TDS Deduction by Employers and Banks:

  • Employers deduct TDS from employee incomes based on the applicable income tax slab rates.

  • Banks deduct TDS at a rate of 10%, but if PAN (Permanent Account Number) information is not available, they may deduct TDS at a rate of 20%.

TDS Rates and Specified Payments:

  • The income tax act specifies the rates of TDS for various types of payments, and the payer deducts TDS based on these rates.

Exemption from TDS:

  • If you submit investment proofs to your employer and your total taxable income falls below the taxable limit, you are not required to pay any tax, and hence no TDS should be deducted from your income.

  • In a similar vein, if your overall income falls below the taxable threshold, you have the option to submit either Form 15G or Form 15H to the bank, thereby preventing any deduction of Tax Deducted at Source (TDS) on your interest earnings.

Claiming Refund of TDS:

  • If you were unable to submit proof to your employer or if TDS has already been deducted by your employer or bank, and your total income is below the taxable limit, you can file a return and claim a refund of the TDS amount.

Complete List of Specified Payments:

  • The income tax act provides a comprehensive list of specified payments eligible for TDS deduction, along with the corresponding TDS rates.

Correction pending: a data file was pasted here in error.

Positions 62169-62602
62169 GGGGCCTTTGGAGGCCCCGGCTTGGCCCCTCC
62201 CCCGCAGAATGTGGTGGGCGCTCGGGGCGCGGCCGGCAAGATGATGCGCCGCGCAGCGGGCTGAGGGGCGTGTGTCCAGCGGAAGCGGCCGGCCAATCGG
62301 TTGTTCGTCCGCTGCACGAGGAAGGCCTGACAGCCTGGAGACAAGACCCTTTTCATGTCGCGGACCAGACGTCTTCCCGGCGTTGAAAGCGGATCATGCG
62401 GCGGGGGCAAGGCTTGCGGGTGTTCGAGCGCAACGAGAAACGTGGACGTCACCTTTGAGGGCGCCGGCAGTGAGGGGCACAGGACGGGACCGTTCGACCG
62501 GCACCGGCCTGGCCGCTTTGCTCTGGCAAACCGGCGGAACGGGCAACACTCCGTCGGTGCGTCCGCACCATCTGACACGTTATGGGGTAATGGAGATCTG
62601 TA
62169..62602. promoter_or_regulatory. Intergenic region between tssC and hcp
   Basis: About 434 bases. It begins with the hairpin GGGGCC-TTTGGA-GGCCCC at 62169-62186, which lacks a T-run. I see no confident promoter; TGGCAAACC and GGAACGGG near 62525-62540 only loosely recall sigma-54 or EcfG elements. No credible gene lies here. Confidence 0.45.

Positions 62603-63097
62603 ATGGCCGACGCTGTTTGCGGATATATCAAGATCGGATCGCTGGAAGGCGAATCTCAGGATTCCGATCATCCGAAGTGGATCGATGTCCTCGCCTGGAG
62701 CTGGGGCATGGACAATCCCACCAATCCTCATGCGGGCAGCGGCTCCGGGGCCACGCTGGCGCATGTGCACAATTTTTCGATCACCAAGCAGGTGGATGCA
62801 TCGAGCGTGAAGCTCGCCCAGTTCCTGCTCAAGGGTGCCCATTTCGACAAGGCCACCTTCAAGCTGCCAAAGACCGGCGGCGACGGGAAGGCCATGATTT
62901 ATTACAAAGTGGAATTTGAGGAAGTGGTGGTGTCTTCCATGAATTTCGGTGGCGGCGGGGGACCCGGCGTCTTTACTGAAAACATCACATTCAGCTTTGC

Let us find out which section deals with the TDS provisions in GST

Tax Deducted at Source (TDS) serves as a mechanism for collecting taxes, whereby a certain percentage of the payment amount for goods or services is deducted by the receiver. This deducted tax serves as a vital source of revenue for the government.

The regulations concerning TDS in the context of the Goods and Services Tax (GST) are outlined in Section 51 of the Central Goods and Services Tax (CGST) Act, which should be referred to in conjunction with CGST Rule 66. These provisions lay down the guidelines and procedures for the deduction and remittance of TDS under the GST framework.

Unveiling the Entities Accountable for TDS Deduction under GST Guidelines: